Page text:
How is it for you personally when you go on stage, it’s still a thriller, still anxious or it’s just routine? It’s an incredible burst it always has been, it’s unlike any kind of addiction that you can ever have and it still excites me and I still live for that kind of feeling nothing else really touches it I’d say I don’t get nervous anymore because I’ve been dead for such a long time but I’m pretty sure that because of this extended long break that we’ve had I haven’t played again since march 2020 I’m pretty sure when I’m warming up and getting ready to go on stage in August and play at Bloodstock I’m pretty sure that the nerves and anticipation will be there, but our audience are very supportive the people that are behind us and have followed us and understand what we do and our fans, followers, friends, whatever people what they want to call themselves all very understanding, so I’m pretty sure even if we’re absolutely terrible they’ll love it haha, and that is the key to why we are rehearsing to make sure that we are tight, we’ve got a new drummer as well obviously, so we’ve got to get him in up to speed with the old songs as well he’s great at the new songs that we’ve just recorded but of course he’s got all these other new old new songs for him to learn so we’re busy preparing getting ourselves back up to match fitness and we’re looking forward to getting back out and doing some shows as I say on a limited basis UK only we have got some European shows penciled in still at the end of September which haven’t been cancelled yet, some small club shows which we really enjoy doing small club shows like 200 or 300 people and I preferred than do the big festivals because it’s so much more intimate and personal and face-to-face and the sound’s always more controlled and better. Still haven’t got good lineup in Belgium, Holland and Germany in late September so they haven’t been postponed they’ve been cancelled yet but we are waiting to see what happens with the travel restrictions that are still in place which are constantly changing due to the science that’s out there and what have happened so we are all in a state of flux at the moment.

How did you develop your voice?

I don’t know it just kind fell out like that, I never really practiced doing it never happened really apart from when we do rehearsals but prior to that it’s just I think it’s a matter of confidence really and just seeing what kind of like it gets it’s just a kind of a physical reaction to the music, that’s kind of comes out and it just I think the more you do it, the more confident you get with it, and the more that your ability gets on and you need to work out and try different things and try to try out different ideas but it’s something that I didn’t really think about it, really kind of something  along the Death Metal kind of thing it’s back then, it just was okay I’ve been a vocalist have a go at doing this here’s the words give it a shout see how it comes out, I mean there wasn’t that many people doing it back then so there was no real blueprint to work to suppose we recreated the blueprint in many respects.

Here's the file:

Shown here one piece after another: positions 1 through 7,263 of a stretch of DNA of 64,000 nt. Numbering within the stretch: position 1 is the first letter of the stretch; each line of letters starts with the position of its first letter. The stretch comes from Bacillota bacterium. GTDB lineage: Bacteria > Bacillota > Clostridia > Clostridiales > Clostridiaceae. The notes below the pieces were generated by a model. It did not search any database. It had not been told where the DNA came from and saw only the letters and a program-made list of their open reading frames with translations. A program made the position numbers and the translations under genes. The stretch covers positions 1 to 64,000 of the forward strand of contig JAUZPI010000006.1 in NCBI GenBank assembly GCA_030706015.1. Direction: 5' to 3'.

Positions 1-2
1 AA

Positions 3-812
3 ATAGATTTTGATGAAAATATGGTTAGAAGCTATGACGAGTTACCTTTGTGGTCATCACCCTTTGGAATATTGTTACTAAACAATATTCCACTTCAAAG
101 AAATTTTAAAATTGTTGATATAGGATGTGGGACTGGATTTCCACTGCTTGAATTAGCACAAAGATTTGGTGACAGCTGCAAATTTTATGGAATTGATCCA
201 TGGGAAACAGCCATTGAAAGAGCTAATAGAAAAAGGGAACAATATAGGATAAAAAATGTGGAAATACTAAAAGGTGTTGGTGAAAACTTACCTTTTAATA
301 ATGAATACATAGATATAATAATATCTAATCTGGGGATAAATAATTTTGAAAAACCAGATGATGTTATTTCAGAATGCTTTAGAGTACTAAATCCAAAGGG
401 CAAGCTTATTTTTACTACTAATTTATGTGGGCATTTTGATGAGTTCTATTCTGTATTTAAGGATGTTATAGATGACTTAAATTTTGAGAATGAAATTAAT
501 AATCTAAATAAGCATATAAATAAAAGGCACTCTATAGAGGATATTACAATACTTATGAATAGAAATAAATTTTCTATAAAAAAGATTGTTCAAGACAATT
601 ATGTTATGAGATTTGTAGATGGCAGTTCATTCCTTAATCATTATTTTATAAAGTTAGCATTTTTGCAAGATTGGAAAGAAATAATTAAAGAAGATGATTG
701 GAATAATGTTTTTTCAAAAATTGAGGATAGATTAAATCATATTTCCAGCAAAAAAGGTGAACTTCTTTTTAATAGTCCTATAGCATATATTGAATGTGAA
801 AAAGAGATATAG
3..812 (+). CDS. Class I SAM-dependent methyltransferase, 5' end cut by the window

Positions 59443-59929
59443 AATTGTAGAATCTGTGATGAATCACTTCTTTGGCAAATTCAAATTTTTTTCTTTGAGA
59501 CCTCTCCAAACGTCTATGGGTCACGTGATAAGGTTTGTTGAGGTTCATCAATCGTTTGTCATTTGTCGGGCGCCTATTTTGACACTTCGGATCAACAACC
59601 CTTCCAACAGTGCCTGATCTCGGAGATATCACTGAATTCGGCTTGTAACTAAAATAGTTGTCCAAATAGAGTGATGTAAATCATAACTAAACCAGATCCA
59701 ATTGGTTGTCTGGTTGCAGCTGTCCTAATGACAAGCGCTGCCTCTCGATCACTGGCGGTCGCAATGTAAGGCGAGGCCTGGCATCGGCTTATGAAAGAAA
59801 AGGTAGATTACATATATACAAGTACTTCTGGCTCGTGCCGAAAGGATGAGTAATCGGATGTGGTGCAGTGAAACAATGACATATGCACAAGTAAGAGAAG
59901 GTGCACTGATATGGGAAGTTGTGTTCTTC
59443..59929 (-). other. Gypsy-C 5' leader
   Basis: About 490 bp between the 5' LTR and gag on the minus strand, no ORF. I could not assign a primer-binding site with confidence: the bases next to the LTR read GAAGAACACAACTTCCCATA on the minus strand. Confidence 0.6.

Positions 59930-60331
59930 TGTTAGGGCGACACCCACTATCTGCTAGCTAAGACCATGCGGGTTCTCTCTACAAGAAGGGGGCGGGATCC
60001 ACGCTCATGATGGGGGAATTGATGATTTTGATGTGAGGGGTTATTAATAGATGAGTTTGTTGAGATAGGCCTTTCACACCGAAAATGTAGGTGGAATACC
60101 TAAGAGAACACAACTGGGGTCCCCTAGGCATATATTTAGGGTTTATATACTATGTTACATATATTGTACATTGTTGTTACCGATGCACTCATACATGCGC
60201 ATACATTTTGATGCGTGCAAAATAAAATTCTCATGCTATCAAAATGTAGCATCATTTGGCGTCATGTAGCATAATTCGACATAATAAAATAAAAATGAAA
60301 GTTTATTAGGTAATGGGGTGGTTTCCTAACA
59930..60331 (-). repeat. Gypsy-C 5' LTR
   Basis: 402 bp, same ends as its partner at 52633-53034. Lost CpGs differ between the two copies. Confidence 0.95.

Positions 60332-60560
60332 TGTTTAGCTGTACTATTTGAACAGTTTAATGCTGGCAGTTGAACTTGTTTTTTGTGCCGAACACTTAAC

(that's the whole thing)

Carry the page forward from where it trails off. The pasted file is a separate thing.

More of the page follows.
It’s a weird thing, it’s not really I wouldn’t have said that accomplished vocalist but I think it’s more that it’s the way that you engage with the people in the audience I think it’s more being a frontman and that kind of ability to engage with people is equally as important as your ability to shout loudly, I call it rhythmical shouting that’s what it is basically it’s just shouting in a rhythmical manner and that’s what kind of works for me and it’s a strange thing because it comes from down there (point his chest) there’s been a few times on gigs and on tours where I’ve lost my voice, I haven’t actually physically been able to talk which that’s the battle I’ll probably say that’s a good thing haha, but be able to talk she’s quite worried really when I can’t actually communicate as a vocalist or frontman and so and then you go on stage and it comes from a different place it comes from more down here more kind of like down here it’s a very strange phenomenon, if you actually do it now without music I couldn’t do it, I can’t, but it’s something that kind of comes instinctively and naturally along with the musical input that’s there, that’s put in, so strange, it’s a strange one really.